mitochondria (using the citric acid cycle followed by oxidative phosphorylation) ~93: glycolysis ~7 %
||Harris JJ, Jolivet R, Attwell D. Synaptic energy use and supply. Neuron. 2012 Sep 6 75(5):762-77. doi: 10.1016/j.neuron.2012.08.019. p.769 left column 2nd paragraphPubMed ID22958818
||Sokoloff, L. (1960). The metabolism of the central nervous system in vivo. In Handbook of Physiology, Section I, Neurophysiology, Volume 3, J. Field, H.W. Magoun, and V.E. Hall, eds. (Washington D.C.: American Physiological Society), pp. 1843–1864.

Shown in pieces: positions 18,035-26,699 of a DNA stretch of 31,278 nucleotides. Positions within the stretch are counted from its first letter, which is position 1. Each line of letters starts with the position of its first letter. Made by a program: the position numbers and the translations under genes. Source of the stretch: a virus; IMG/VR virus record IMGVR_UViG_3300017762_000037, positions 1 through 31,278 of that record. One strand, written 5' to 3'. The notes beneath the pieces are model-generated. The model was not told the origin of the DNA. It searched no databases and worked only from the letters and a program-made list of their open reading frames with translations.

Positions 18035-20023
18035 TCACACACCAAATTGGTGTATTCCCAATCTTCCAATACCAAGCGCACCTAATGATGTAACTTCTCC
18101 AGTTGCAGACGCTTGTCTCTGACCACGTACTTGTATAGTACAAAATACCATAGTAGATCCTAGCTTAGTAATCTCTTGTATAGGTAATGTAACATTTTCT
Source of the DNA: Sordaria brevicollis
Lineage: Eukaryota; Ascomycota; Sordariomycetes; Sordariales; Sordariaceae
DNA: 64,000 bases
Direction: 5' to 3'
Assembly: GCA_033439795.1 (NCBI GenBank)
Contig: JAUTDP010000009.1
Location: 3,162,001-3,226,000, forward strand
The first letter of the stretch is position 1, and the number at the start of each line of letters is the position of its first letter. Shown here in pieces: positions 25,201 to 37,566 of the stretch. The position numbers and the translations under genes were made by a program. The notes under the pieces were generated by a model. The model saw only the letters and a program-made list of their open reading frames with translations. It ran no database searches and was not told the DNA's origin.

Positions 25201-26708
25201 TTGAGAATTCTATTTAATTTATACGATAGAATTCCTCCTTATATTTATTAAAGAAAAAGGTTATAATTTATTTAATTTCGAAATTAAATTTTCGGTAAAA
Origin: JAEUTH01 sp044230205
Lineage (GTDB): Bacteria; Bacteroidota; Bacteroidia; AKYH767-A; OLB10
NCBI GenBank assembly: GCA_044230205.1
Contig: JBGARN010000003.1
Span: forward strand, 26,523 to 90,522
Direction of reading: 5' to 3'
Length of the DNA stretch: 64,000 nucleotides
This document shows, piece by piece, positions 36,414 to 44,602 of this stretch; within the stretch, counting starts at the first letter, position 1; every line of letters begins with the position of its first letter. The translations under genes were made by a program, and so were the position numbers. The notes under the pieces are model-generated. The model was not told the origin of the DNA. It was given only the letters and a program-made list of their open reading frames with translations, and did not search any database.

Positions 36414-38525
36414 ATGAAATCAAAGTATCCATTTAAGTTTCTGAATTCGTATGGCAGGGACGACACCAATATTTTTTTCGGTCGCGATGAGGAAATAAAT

||p.769 left column 2nd paragraph:"The previous sections assessed how synapse properties can maximize the information that synapses transmit while reducing the energy used. But how is the massive energy use of synapses sustained? Averaged over time, in the adult brain ATP is almost entirely generated by the complete oxidation of glucose. Glycolysis followed by oxidative phosphorylation results in a ratio of oxygen to glucose consumption of nearly 6:1, and mitochondria (using the citric acid cycle followed by oxidative phosphorylation) provide ~93% of the ATP generated (primary source), with only ~7% coming from glycolysis. Consistent with this, mitochondria are preferentially localized to pre- and postsynaptic sites where ATP is consumed (Wong-Riley, 1989 Chang et al., 2006). Nevertheless, when neuronal activity increases during perceptual tasks like those used in functional imaging experiments, which increase energy consumption by only a small percentage (Schölvinck et al., 2008 Lin et al., 2010), it has been suggested that ATP might be generated preferentially by glycolysis."